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# [MIS12-P03] Numerical calculation of montmorillonite dissolution in consideration of the size distribution

In recent years, how to dispose of large amounts of radioactive waste that were generated with the use of nuclear power plants has become an issue. In Japan, a geological disposal has been studied as one of the feasible disposal methods. In the geological disposal, the high-level radioactive waste in glass solidified body is placed in a steel container, then covered with a cushioning material mainly composed of clay minerals (montmorillonite) of bentonite, and it is disposed of the underground deeper than several hundred meters. Montmorillonite expands in contact with water and therefore it has a function to protect the radioactive waste from groundwater. However, during a long period spanning several thousand years, the reaction with the groundwater causes the dissolution of montmorillonite, so there is a risk that the radioactive material of the inside is flowing out by groundwater. Therefore, it is very important to predict the dissolution behavior of montmorillonite for the long-term stability of storage.

In the present study, we carried out the numerical calculation in order to examine the dissolution behavior of montmorillonite. We assumed that montmorillonite particles with various sizes are exposed to the alkaline solution under closed environment. The size change of each particle by dissolution and the concentration change of the solution were calculated. We considered that the dissolution rate depends on the degree of supersaturation of the solution, and the particle size (Gibbs-Thomson effect). When the solution is unsaturated, the dissolution rate is given by an empirical formula obtained by dissolution experiments [1]. When the solution becomes supersaturated, we assumed that the montmorillonite particles are turned to growth and the growth rate is given by the same form to the dissolution rate except of its sign. The degree of saturation of the solution was calculated by using the PHREEQC [2]. As the initial particle size distribution, we examined the following four cases: uniform, log-uniform, normal and log-normal distributions.

Let us describe the numerical results of the case that the initial size distribution is log-normal. At the beginning of the calculation, all sizes of particles are dissolved in the unsaturated solution. The particle dissolution increases the degree of supersaturation, and eventually the solution becomes supersaturated. The small particles continue to be dissolved by the Gibbs-Thomson effect, however, the larger particles are turned to growth. The period that is required for the larger particles begin to grow depended on the ratio of the total particle volume to the solution volume (solid-liquid volume ratio) at the beginning of the calculation. In the case of the solid-liquid volume ratio is 10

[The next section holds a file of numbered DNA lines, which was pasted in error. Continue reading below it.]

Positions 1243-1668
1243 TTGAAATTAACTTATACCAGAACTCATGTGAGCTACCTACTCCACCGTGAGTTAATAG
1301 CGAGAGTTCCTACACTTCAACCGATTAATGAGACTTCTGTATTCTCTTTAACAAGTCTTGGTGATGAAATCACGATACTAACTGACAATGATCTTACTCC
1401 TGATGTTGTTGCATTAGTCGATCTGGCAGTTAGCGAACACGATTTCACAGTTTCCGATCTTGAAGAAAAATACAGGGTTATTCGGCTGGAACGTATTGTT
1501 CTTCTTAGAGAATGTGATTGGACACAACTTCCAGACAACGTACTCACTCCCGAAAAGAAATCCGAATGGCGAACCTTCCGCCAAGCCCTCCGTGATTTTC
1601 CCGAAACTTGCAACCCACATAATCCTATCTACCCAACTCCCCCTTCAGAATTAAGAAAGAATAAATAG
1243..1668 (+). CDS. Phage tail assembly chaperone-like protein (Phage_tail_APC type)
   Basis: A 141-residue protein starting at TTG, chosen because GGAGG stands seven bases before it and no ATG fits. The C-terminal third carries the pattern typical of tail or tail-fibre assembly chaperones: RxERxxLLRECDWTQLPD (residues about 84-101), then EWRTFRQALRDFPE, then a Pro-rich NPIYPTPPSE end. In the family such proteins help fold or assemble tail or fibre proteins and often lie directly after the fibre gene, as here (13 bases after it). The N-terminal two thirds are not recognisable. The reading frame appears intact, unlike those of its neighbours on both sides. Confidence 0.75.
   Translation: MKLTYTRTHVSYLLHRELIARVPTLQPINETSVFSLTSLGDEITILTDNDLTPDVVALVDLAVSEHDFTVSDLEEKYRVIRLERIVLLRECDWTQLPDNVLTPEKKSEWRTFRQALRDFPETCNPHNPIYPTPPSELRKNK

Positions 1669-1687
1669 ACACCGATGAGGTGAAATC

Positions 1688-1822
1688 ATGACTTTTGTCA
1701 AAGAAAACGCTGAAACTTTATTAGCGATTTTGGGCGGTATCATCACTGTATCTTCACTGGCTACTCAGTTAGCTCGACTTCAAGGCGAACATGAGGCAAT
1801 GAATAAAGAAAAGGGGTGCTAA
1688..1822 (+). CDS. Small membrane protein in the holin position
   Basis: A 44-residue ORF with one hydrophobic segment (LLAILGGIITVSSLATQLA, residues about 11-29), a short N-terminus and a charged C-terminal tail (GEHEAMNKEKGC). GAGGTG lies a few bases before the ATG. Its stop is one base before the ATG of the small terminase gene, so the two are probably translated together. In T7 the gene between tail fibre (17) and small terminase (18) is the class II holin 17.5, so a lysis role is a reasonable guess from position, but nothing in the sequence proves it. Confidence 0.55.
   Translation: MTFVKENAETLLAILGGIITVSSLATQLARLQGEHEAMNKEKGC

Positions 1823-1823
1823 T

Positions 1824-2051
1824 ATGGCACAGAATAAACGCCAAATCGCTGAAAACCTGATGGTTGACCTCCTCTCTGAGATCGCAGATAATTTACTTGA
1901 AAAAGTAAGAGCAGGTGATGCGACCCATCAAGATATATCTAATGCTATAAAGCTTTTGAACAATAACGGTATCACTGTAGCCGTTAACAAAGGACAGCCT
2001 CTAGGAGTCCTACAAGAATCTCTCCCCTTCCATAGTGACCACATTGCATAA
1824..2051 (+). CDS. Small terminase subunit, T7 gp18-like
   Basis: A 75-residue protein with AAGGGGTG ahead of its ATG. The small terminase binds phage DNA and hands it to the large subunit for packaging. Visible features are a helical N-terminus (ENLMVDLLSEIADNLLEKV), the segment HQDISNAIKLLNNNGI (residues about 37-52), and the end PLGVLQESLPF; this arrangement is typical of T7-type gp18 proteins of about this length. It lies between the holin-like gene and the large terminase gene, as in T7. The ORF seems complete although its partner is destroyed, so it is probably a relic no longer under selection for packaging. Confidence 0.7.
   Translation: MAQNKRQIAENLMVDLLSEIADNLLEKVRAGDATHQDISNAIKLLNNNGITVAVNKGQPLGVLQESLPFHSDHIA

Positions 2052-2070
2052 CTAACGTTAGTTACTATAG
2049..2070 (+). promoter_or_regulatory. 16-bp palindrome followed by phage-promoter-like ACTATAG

References: [1] Cama et al. (2000), Geochem. Cosmochim. Acta 64, 2701. [2] PHREEQC – A Computer Program for Speciation, Batch-Reaction, One-Dimensional Transport, and Inverse Geochemical Calculations. http://wwwbrr.cr.usgs.gov/projects/GWC_coupled/phreeqc/.

In the present study, we carried out the numerical calculation in order to examine the dissolution behavior of montmorillonite. We assumed that montmorillonite particles with various sizes are exposed to the alkaline solution under closed environment. The size change of each particle by dissolution and the concentration change of the solution were calculated. We considered that the dissolution rate depends on the degree of supersaturation of the solution, and the particle size (Gibbs-Thomson effect). When the solution is unsaturated, the dissolution rate is given by an empirical formula obtained by dissolution experiments [1]. When the solution becomes supersaturated, we assumed that the montmorillonite particles are turned to growth and the growth rate is given by the same form to the dissolution rate except of its sign. The degree of saturation of the solution was calculated by using the PHREEQC [2]. As the initial particle size distribution, we examined the following four cases: uniform, log-uniform, normal and log-normal distributions.

Let us describe the numerical results of the case that the initial size distribution is log-normal. At the beginning of the calculation, all sizes of particles are dissolved in the unsaturated solution. The particle dissolution increases the degree of supersaturation, and eventually the solution becomes supersaturated. The small particles continue to be dissolved by the Gibbs-Thomson effect, however, the larger particles are turned to growth. The period that is required for the larger particles begin to grow depended on the ratio of the total particle volume to the solution volume (solid-liquid volume ratio) at the beginning of the calculation. In the case of the solid-liquid volume ratio is 10

^{-5}, the larger particles are turned to growth after about 7000 years. With increasing the solid-liquid volume ratio, it was found that the period is reduced to about 10 to 100 years. It was also found that the lower limit of the size above which the montmorillonite particles are turned to growth increases with increasing the solid-liquid volume ratio. Thus, by the numerical calculation of the dissolution process of the different-sized montmorillonite particles, we concluded that it is important to consider the Gibbs-Thomson effect for the long-term stability of storage.References: [1] Cama et al. (2000), Geochem. Cosmochim. Acta 64, 2701. [2] PHREEQC – A Computer Program for Speciation, Batch-Reaction, One-Dimensional Transport, and Inverse Geochemical Calculations. http://wwwbrr.cr.usgs.gov/projects/GWC_coupled/phreeqc/.